Sixteen-year-old Jacques Rebière is living a humble life in rural France, studying butterflies and frogs by candlelight in his bedroom. Across the Channel, in England, the playful Thomas Midwinter, also sixteen, is enjoying a life of ease, resigned to follow his father's wishes and to pursue a career in medicine.
A fateful seaside meeting four years later sets the two young men on a profound course of friendship and discovery; they will become pioneers in the burgeoning field of psychiatry. But when a female patient at the doctors' Austrian sanatorium becomes dangerously ill, the two men's conflicting diagnoses threaten to divide them and to undermine all their professional achievements.
"Epic in scope, yet suffused with intimate emotions, Sebastian Faulks's seventh novel is one of those rare works of fiction that satisfies on every level." (Chicago Tribune)
"Complex and engrossing....A leisurely, enjoyable read....always credible and humane." (Rocky Mountain News)
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Narrator ruined it in places
Narrator ruined it.
Human Traces is beautifully written, and reminds me of such explorations of the human condition as Ian McEwan's ATONEMENT, or other novels set in this period, such as THE GOOD SOLDIER. I love a long book that deeply explores the characters' lives. So if you like a fast read, go elsewhere.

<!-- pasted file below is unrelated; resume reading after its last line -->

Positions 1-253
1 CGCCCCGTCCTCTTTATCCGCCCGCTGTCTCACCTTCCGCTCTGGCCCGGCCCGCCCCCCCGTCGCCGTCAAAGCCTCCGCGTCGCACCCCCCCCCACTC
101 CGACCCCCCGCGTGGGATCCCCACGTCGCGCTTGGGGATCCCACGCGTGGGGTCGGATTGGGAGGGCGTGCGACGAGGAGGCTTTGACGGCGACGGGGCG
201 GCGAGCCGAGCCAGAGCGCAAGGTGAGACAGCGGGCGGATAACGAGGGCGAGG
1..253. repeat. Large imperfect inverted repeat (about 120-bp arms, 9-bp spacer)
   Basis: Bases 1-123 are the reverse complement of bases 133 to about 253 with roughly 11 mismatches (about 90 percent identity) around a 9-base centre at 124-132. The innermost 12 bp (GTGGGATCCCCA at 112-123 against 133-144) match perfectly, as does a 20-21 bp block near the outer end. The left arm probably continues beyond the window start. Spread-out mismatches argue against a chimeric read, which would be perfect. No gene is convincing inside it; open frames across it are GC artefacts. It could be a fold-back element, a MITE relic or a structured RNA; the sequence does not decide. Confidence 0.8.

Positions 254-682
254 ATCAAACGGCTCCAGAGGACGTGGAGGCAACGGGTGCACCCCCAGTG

My issue with this book is the narrator, who performed the lead characters with aplomb, but nearly made me turn the book off with his interpretation of minor characters. You wouldn't think minor characters would compel one to disregard an entire novel--but I nearly did. The narrator did this weird thing as if he were talking in the back of his throat, and very high pitched. It was exceedingly jarring, and it turned well-thought out characters into characatures. In a book that is 24 hours in length, there are many minor characters--thus many opportunities for the narrator to send my ears into fits. It's too bad because he is basically a very good reader.
No, he did not. As stated above, he did an excellent job with the lead characters, both male and female. But his interpretation of many minor characters was simply awful, with a high-pitched voice that sounded like it was coming from the back of his throat. It was painful to listen to and it's tragic, because the rest of his narration was good. This is such a worthwhile book, yet he nearly ruined it.
Buy BIRDSONG instead. And read this one in the hard copy.
- Annie M.
Great story. Well researched